decided: January 16, 1976.
GRACE BUILDING CO., INC., W. B. DODGE, JR., FLORENCE HUGHES, GARY ZUBY AND BREINIG BUILDING CO., INC., APPELLANTS
TAX CLAIM BUREAU OF LEHIGH COUNTY, APPELLEE
Appeal from the Order of the Court of Common Pleas of Lehigh County in case of Grace Building Co., Inc., W. B. Dodge, Jr., Florence Hughes, Gary Zuby, and Breinig Building Co., Inc. v. Tax Claim Bureau of Lehigh County, No. 227 January Term, 1975.
Alfred O. Breinig, Jr., for appellants.
Randall W. Snyder, for appellee.
President Judge Bowman and Judges Crumlish, Jr., Kramer, Wilkinson, Jr., Mencer, Rogers and Blatt. Opinion by Judge Blatt.
[ 23 Pa. Commw. Page 23]
The appellants own certain property in the City of Allentown upon which "municipal claims" for curbing, paving, weed cutting, water lateral, and the abatement of nuisances are delinquent and unpaid. These unpaid claims were returned to the Tax Claim Bureau (Bureau) and docketed therein thus becoming claims which it is asserted may ultimately cause the property to be sold at a tax sale even though no delinquent "tax claims" had been returned to the Bureau. The appellants, after taking exceptions to the return of the claims, petitioned the Court of Common Pleas of Lehigh County requesting that said claims be stricken from the dockets of the Bureau for lack of authority to have them returned to the Bureau in the first place. At issue is the Real Estate Tax Sale Law*fn1 which authorizes the return of unpaid taxes to the Bureau, and the court below has held that the Tax Sale Law authorizes the return of municipal claims as well as tax claims. It has, therefore, denied the appellants' petition to have those municipal claims stricken from the Bureau Dockets.
Section 306(a) of the Tax Sale Law, 72 P.S. § 5860.306(a) which authorizes the return of property and delinquent taxes provides:
[ 23 Pa. Commw. Page 24]
"It shall be the duty of each receiver or collector of any county, city, borough, town, township, school district or institution district taxes, to make a return to the county bureau . . . a list of all properties against which taxes were levied, the whole or any part of which were due and payable in the calendar year immediately preceding which remain unpaid. . . ." (Emphasis added.)
There is no similar express authority authorizing the return of unpaid municipal claims.
The Bureau argued convincingly before the lower court that the intent of the Tax Sale Law was to provide for the treatment and processing of delinquent municipal claims in the same manner and by the same agencies which process delinquent tax claims. We disagree and therefore reverse.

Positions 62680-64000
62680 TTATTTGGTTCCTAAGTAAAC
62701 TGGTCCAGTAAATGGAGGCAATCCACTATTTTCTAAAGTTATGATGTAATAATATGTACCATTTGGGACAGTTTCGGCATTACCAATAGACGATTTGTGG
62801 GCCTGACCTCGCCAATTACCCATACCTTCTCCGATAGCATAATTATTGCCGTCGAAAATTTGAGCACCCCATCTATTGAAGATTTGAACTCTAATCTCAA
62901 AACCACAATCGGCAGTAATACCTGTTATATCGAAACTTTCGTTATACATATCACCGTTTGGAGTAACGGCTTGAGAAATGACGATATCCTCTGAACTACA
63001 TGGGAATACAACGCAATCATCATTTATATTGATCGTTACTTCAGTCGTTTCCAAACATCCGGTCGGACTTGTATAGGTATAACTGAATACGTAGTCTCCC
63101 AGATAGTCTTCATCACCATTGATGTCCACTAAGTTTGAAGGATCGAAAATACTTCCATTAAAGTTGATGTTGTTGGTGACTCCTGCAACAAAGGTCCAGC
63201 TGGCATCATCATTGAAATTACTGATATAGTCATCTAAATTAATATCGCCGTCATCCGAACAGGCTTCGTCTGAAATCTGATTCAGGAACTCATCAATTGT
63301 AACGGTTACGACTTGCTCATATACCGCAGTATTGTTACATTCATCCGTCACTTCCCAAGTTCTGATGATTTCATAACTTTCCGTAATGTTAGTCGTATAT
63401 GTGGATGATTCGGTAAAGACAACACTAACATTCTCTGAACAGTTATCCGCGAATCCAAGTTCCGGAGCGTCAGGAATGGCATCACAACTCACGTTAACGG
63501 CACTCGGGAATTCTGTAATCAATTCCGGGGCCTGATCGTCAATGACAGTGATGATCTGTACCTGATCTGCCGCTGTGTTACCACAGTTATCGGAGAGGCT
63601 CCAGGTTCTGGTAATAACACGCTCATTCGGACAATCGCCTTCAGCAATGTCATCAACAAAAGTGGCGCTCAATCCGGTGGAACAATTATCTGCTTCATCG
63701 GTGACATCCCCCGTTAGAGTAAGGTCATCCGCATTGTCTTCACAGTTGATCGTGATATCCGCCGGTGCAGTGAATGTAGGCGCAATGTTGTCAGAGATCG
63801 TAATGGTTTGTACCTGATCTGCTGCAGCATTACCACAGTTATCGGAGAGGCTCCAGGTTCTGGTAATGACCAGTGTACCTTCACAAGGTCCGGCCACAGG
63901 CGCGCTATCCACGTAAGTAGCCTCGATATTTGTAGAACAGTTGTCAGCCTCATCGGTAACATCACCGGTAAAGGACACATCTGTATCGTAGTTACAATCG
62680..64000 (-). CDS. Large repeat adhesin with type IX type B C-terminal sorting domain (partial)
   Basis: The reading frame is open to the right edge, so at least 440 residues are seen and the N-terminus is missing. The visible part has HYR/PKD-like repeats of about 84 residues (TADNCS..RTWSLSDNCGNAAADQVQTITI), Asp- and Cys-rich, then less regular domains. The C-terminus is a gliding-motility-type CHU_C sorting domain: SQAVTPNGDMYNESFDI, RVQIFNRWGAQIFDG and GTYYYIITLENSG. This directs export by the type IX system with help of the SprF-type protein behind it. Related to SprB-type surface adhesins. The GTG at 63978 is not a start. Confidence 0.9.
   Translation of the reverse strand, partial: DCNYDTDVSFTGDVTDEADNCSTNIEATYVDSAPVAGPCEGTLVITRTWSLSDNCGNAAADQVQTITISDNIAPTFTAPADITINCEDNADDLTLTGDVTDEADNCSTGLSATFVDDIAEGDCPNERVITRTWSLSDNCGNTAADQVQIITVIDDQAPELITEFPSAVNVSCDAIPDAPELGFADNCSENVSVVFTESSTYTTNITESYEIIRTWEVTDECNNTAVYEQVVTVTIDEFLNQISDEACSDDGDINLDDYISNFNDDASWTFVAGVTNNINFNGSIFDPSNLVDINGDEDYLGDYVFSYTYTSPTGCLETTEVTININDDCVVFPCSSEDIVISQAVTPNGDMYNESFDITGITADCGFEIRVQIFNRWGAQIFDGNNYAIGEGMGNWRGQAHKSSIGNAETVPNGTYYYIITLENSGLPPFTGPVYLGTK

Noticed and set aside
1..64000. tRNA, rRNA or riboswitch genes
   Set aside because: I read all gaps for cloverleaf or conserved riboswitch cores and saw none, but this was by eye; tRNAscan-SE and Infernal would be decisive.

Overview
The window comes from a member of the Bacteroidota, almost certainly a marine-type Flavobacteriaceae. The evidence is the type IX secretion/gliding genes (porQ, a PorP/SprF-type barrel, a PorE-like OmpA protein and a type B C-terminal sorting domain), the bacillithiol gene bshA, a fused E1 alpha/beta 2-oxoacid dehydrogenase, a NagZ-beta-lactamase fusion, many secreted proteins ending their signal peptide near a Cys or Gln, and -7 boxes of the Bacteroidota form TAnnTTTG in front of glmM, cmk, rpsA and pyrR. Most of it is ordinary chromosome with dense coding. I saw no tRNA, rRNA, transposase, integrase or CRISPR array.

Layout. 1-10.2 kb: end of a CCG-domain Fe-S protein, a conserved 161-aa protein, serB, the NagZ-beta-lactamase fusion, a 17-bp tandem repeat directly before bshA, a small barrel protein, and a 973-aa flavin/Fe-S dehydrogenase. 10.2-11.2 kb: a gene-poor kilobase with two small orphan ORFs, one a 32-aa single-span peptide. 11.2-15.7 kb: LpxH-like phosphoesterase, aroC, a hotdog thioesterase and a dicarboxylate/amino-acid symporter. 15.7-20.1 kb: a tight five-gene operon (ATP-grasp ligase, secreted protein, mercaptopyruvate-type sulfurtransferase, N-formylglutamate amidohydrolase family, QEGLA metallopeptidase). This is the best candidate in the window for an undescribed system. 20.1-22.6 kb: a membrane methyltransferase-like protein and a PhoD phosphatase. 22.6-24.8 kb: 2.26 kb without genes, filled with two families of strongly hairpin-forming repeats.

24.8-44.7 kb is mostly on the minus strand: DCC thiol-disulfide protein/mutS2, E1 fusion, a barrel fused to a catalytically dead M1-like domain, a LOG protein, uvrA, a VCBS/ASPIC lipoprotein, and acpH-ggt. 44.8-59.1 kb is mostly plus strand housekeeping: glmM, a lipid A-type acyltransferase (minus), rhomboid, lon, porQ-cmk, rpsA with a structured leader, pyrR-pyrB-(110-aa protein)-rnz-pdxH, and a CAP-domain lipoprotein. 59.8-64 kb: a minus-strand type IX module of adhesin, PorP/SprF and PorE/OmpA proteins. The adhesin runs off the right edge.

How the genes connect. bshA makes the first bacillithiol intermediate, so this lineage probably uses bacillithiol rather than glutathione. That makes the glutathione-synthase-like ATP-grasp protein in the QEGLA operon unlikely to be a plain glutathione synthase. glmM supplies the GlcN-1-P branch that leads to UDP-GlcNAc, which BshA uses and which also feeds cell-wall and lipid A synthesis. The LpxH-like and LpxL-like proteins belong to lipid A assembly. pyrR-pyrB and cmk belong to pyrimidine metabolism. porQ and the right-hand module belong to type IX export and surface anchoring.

Throughout the Tax Sale Law taxes and municipal claims are referred to as separate and distinct charges against property. For example, the public sale of property operates to divest "[t]he lien of all taxes and municipal claims" levied against the property and due thereon. Section 304 of the Tax Sale Law, 72 P.S. § 5860.304. In addition, this same section provides that the Bureau and the various officers "having claims or judgments and municipal claims for collection" (Emphasis added.) against a property which is to be sold at public sale must notify the person selling the property of the amount of tax liens of the Commonwealth, and the amount of all taxes and municipal claims against the property so that these claims may be paid from the proceeds of the sale. Moreover, these distinctions between taxes and municipal claims are well supported under the general municipal law.*fn2 It is clear, of course, that municipal claims may be recovered
[ 23 Pa. Commw. Page 25]
and paid under the Tax Sale Law as a result of a tax sale of the property. Unquestionably, however, Section 306(a) provides only for the return of unpaid taxes and not of unpaid municipal claims. And certainly the General Assembly did not intend the term "taxes" to be interchangeable with the term "municipal claims," otherwise it would not have treated these charges as separate claims elsewhere throughout the statute.
We must hold that the Tax Sale Law authorizes only a return of delinquent and unpaid taxes to the Tax Claim Bureau and not a return of unpaid municipal claims. And, while a property may be sold at public sale for collection of delinquent taxes and all municipal claims shall then be divested and paid from the proceeds of the sale, the property may not be sold under the Tax Sale Law, for the collection of municipal claims alone, where no delinquent and unpaid taxes are outstanding.
The decision of the Court of Common Pleas of Lehigh County is therefore reversed and it is hereby ordered that the unpaid municipal claims entered upon the dockets of the Tax Claim Bureau be stricken.
Reversed. Claims ordered stricken from docket.